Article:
Bortner’s attorney filed a sentencing memo that was under seal and not available to the public.

She has been set to report to prison Aug. 2.

District Judge William Conley said he wasn’t sentencing Bortner to prison for rehabilitation needs, but to deter her and others from embezzling from their employers. While prison doesn’t seem to deter drug addicts and those who commit crimes of opportunity, it’s more effective in white collar crime, where individuals calculate the risks versus the rewards of their conduct, he said.

Between February 2015 and 2020, Ryan Weckerly, of Sycamore, Illinois, wrote Bortner 103 checks totaling $2.1 million as a result of their scheme, in which she would submit inflated invoices for marketing services he performed for MercyHealth. He also gave her more than $1 million in cash, Weckerly said, during his plea hearing in November. Bortner would approve the invoices and Weckerly would kickback some of the proceeds.

In exchange, Bortner agreed she would continue to use Weckerly’s Morningstar Media Group as Mercyhealth’s main marketing firm.

The scheme was designed to allow Bortner to live more lavishly, Wegner wrote, adding that as the scheme continued, Bortner requested even more money from Weckerly. Bortner’s attorney, Thomas Brown, disputed that claim.

Weckerly is to be sentenced on May 17 for wire fraud.

Bortner had fraudulently profited from the kickback scheme through 2020 at which time, Mercyhealth experienced financial losses due to the COVID-19 pandemic. The nonprofit healthcare provider was forced to furlough employees and scale back its medical services, Wegner wrote.

Mercyhealth also incurred legal expenses and audit fees as a result of Bortner’s crime. Publicity of Bortner’s theft has also made it more difficult for Mercyhealth to recruit key leadership positions and repair its reputation in the community, Wegner wrote.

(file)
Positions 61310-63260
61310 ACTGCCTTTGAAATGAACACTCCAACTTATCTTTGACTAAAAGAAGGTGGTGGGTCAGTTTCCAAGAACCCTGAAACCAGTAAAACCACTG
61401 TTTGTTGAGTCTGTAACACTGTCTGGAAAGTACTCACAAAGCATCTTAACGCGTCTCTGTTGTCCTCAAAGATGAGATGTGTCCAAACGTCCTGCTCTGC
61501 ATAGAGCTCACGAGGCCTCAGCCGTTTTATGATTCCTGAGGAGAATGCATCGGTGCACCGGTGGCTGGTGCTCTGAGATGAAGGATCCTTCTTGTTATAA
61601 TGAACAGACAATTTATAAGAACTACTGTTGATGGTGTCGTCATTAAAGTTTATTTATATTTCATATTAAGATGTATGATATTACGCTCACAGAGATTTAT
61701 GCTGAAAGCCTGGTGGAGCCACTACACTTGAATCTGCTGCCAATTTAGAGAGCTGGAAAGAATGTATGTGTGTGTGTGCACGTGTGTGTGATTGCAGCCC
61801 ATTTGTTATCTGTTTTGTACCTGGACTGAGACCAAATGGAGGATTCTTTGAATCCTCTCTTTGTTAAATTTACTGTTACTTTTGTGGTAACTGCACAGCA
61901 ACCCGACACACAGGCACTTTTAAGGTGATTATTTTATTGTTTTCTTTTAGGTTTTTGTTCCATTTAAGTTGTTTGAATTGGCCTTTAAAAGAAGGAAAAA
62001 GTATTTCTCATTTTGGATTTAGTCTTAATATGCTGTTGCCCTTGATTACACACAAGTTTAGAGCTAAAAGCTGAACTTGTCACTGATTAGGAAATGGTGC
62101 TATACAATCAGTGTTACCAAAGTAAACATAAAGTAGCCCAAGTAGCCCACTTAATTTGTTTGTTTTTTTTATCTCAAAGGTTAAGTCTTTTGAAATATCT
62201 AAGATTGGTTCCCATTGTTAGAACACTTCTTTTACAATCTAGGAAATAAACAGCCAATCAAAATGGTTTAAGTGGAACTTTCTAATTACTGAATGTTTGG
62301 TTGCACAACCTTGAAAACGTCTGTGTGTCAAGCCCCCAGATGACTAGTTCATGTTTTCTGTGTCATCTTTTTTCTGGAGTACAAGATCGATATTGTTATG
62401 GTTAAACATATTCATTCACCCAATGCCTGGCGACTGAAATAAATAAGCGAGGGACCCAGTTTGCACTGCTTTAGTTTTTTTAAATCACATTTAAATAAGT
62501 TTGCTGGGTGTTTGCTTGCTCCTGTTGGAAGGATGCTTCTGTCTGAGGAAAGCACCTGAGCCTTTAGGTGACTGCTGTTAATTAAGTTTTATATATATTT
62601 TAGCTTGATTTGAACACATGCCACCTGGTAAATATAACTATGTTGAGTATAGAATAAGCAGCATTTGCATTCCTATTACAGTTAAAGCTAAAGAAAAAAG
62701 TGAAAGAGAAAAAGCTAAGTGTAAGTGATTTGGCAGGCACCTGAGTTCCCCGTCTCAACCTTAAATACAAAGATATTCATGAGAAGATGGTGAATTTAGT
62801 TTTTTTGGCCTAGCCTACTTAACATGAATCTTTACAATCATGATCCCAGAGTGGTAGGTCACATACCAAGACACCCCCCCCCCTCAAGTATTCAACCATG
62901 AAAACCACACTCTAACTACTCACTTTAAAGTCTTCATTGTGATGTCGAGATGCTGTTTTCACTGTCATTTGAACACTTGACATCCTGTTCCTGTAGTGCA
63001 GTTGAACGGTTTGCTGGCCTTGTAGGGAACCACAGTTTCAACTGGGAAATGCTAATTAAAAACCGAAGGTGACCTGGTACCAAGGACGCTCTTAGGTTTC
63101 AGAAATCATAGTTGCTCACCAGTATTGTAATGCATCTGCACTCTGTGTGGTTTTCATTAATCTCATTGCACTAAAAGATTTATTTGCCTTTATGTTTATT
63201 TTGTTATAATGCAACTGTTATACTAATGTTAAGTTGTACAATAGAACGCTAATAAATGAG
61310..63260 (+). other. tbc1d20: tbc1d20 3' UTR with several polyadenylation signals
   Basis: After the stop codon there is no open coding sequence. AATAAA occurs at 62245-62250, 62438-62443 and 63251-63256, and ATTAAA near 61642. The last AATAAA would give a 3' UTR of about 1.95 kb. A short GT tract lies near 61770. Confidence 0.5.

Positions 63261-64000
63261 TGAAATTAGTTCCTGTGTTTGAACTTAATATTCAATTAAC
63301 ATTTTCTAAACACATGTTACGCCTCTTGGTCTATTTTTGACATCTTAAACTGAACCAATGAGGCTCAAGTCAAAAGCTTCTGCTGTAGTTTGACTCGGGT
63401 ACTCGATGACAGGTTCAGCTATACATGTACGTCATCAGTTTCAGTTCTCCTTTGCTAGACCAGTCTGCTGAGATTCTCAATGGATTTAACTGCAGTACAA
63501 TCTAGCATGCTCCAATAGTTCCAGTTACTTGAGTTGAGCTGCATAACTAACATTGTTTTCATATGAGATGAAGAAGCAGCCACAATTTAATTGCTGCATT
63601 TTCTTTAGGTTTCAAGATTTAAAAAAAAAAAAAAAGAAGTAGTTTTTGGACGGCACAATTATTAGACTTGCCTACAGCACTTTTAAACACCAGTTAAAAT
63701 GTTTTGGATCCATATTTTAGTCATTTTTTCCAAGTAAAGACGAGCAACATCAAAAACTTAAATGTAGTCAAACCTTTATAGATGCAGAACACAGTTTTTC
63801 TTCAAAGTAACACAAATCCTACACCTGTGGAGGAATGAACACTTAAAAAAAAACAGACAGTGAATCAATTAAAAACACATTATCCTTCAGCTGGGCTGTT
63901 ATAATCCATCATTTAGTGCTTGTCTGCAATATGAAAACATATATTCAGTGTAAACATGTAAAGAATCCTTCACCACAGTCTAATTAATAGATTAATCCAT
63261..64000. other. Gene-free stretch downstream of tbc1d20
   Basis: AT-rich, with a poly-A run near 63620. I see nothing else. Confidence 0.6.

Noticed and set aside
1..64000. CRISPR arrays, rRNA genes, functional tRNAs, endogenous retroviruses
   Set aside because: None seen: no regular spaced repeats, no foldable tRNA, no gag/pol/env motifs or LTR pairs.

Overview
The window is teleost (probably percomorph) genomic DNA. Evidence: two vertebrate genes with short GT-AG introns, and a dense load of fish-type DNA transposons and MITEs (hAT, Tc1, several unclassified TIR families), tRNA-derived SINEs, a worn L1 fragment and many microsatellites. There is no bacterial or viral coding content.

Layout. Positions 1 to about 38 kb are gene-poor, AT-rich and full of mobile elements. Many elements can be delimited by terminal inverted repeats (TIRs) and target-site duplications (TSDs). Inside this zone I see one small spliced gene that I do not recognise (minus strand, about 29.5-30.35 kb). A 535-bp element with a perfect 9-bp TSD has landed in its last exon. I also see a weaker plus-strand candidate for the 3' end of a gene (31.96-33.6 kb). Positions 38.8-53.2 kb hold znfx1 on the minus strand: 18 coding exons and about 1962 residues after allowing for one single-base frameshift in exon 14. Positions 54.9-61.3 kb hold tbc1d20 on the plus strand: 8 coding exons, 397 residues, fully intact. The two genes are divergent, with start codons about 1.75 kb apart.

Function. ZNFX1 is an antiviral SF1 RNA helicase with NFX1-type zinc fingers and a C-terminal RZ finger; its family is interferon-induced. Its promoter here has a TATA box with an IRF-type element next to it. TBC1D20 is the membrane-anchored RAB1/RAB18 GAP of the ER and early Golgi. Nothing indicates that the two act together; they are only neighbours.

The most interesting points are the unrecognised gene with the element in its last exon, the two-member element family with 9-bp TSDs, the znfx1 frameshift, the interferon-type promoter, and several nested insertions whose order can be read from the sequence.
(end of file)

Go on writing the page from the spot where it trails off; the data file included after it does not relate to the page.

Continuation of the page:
The IRS discovered the kickback scheme when it audited Weckerly’s tax returns in 2019. The IRS concluded that Weckerly underreported his income and misrepresented personal expenses as legitimate business expenses.

Although the statutory penalties for Bortner’s offenses exceeded 20 years in prison, she faced an advisory guideline sentencing range of 51-63 months. Sentencing guidelines factor in the amount of loss, her lack of prior convictions and her guilty plea to theft and tax evasion charges.

Wegner recommended a 4.5-year sentence, writing that Bortner, “callously exploited her position and used it to benefit herself financially at the expense of Mercyhealth’s mission and reputation in the community.”

Bortner also didn’t come clean about her arrangement with Weckerly during a July 2019 IRS interview, Wegner wrote, adding that she instead continued to approve inflated invoices for another 11 months and about $600,000 in kickback income.

The government and Bortner have agreed that she owes the IRS $777,803 for the unreported income.

Bortner has liquidated retirement accounts, and her attorney holds $1.837 million pledged for restitution to MercyHealth.

On Wednesday, Conley conditionally made Bortner’s restitution to Mercyhealth at $3.136 million, but he won’t set a final amount until a July 21 hearing. Weckerly is likely to be made jointly responsible for restitution to MercyHealth.

Bortner, now of Milton, apologized in court for hurting her family, friends, Mercyhealth and the community.

“I’m still trying to understand why I did what I did,” she told Conley.

She said she had an image of herself as “super successful” person who wanted to help others but it “got out of hand.”

Bortner said she is “ashamed and embarrassed” by her behavior and regrets that she and her family will live with this shame forever.

“I look for a second chance to make a difference,” she said.

Conley said Bortner doesn’t have to prove to her family and friends that this crime defines her, and she can prove her worth to the community. She has been helping convicts find employment and has contributed to many charities.

Conley added that Bortner enjoys a great deal of support from individuals and said he seldom sees the number of letters her backers wrote to the court.

Although she was spending $3,000 a month several years ago while addicted to cocaine, she stopped abusing the drug when her husband found out, Conley said.

The judge attributed Bortner’s crime not to drugs or gambling but to “greed.”

Her salary put her in the top 5% of “earners” in the U.S. and including the embezzled funds, she was in the top 1%, Conley said.

Mercyhealth didn’t respond before deadline to a request for comment on the case.

This story was updated to correct Barbara Bortner’s age. She is 58.